Condom vending machines in public places not a hit in city
Like all government schemes, this, too, was started with a good intention. But it failed to yield the desired results for want of proper planning and maintenance, reports Alifiya Khan.mumbai Updated: Sep 15, 2009 01:26 IST
Like all government schemes, this, too, was started with a good intention. But it failed to yield the desired results for want of proper planning and maintenance.
The government has spent Rs 2.57 crore to procure and install condom vending machines in Mumbai, but the sales have been far from encouraging.
Experts say the lack of planning and research in selecting the installation sites and proper maintenance has contributed to the failure.
Of the total 3,530 condom vending machines (CVMs) installed in the city, about 875 are non-functional. Sale from the rest has been at an average rate of one condom per machine per day, whereas the maximum vending capacity of a machine is 22 packs per day, each containing two condoms.
These details were revealed in a reply to a Right to Information (RTI) application, a copy of which is available with Hindustan Times. Rahul Verma, a Delhi-based activist and founder of non-governmental organisation Uday Foundation for Congenital Defects, had filed the RTI with National AIDS Control Organisation (NACO).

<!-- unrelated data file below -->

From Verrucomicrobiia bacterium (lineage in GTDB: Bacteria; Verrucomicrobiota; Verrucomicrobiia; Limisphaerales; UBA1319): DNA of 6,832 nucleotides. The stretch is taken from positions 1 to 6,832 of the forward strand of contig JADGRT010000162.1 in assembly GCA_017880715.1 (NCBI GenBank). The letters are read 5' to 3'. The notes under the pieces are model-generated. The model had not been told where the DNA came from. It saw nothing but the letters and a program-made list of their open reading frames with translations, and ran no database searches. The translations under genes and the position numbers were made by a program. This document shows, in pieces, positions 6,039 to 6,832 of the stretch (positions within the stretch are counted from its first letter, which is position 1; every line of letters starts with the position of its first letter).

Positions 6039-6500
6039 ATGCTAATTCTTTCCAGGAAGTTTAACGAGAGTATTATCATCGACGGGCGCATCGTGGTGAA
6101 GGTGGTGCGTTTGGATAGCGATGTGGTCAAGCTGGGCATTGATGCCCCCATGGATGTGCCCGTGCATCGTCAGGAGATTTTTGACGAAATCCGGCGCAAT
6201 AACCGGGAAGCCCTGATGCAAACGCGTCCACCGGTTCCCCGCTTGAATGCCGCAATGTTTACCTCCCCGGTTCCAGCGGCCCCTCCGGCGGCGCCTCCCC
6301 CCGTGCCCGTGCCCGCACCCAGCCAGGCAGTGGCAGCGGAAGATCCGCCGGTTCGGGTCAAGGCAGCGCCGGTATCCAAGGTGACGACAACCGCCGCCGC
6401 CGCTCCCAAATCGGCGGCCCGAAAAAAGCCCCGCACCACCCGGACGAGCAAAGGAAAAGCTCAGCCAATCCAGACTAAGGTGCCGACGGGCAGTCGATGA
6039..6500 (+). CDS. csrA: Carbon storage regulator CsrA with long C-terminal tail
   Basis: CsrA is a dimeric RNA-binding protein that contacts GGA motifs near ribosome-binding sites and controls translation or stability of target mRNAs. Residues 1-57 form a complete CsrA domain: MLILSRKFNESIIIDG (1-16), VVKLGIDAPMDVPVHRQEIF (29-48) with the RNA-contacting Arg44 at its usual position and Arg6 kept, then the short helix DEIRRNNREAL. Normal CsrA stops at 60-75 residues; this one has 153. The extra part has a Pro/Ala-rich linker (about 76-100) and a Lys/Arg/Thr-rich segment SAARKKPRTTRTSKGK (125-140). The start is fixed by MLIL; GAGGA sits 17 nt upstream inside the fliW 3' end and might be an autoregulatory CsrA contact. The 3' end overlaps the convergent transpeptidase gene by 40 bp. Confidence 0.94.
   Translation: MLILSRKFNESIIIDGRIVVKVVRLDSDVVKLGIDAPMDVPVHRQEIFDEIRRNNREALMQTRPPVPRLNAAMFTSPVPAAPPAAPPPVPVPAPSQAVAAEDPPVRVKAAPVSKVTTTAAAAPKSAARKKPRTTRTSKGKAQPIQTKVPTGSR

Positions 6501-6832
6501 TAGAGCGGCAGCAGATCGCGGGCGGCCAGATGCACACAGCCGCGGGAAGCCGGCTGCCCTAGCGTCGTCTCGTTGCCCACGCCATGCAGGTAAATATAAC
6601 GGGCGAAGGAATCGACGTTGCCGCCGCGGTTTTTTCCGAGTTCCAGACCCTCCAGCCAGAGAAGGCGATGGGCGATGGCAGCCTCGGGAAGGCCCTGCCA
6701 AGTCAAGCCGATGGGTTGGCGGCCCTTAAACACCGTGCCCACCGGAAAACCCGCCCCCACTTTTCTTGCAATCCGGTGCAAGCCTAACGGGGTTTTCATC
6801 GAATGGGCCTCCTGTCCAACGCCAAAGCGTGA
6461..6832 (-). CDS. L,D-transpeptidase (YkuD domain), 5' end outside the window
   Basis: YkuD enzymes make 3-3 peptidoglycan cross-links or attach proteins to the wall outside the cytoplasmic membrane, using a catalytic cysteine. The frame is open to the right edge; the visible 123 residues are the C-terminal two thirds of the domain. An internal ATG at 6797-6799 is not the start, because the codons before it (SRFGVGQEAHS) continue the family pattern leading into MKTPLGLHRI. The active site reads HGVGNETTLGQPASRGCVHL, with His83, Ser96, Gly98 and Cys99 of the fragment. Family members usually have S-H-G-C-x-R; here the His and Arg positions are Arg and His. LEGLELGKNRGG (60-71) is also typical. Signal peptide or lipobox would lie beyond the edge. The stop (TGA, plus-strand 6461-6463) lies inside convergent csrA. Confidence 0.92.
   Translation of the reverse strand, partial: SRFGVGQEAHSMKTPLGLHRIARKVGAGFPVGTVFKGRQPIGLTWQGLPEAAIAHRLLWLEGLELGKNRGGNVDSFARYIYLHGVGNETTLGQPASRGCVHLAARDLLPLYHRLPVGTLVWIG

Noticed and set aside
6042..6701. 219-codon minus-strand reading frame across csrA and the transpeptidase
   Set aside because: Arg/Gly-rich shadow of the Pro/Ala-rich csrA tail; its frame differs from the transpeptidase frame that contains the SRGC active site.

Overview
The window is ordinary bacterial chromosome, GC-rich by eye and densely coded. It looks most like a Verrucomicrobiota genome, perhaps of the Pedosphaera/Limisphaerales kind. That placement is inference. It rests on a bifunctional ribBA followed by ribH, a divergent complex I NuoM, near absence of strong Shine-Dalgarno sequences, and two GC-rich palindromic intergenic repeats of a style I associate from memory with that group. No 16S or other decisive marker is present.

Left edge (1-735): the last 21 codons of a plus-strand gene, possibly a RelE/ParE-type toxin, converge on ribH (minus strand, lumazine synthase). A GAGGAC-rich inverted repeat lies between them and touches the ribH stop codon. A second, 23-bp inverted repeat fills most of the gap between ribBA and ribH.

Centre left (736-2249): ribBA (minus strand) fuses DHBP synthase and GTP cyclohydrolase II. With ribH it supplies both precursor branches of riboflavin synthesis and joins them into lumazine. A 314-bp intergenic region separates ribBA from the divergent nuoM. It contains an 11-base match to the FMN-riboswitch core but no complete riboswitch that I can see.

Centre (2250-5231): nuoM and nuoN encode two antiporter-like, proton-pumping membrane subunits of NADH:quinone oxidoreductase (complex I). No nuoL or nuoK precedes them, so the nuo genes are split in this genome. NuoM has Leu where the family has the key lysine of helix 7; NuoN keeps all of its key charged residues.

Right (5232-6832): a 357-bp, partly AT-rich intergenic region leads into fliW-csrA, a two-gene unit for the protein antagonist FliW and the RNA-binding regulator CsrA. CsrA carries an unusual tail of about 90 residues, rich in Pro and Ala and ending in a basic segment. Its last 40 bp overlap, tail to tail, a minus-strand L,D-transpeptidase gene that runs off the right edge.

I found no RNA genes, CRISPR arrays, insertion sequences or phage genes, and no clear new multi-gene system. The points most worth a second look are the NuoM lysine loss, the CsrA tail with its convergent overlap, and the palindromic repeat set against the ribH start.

“Sometimes customers are drunk and if the machine is slow, they punch it and break it down,” said Himanshu Bhardwaj, national manager, Hindustan Latex Limited, Family Planning Promotional Trust. The company is responsible for maintaining CVMs across the country.
The CVMs are currently installed at railway stations, petrol pumps, public toilets, paan shops and other public areas. The sale of four pieces per machine per day would make the project successful, he added.
Revenue generated through condom sales was only Rs 2.76 lakh till June this year.
“Machines have been installed in public places, sometimes on roads and railway stations. Who wants to draw a condom in public glare?” asked Verma.
According to health activists, the failure of the CVMs is not surprising. “Installation sites are inappropriate as proper research was not done before installing the machines,” said Dr I.S. Gilada, founder of People’s Health Organisation, which works for HIV and AIDS related issues.
Officials of NACO and Mumbai Districts Aids Control Society could not be contacted for comments.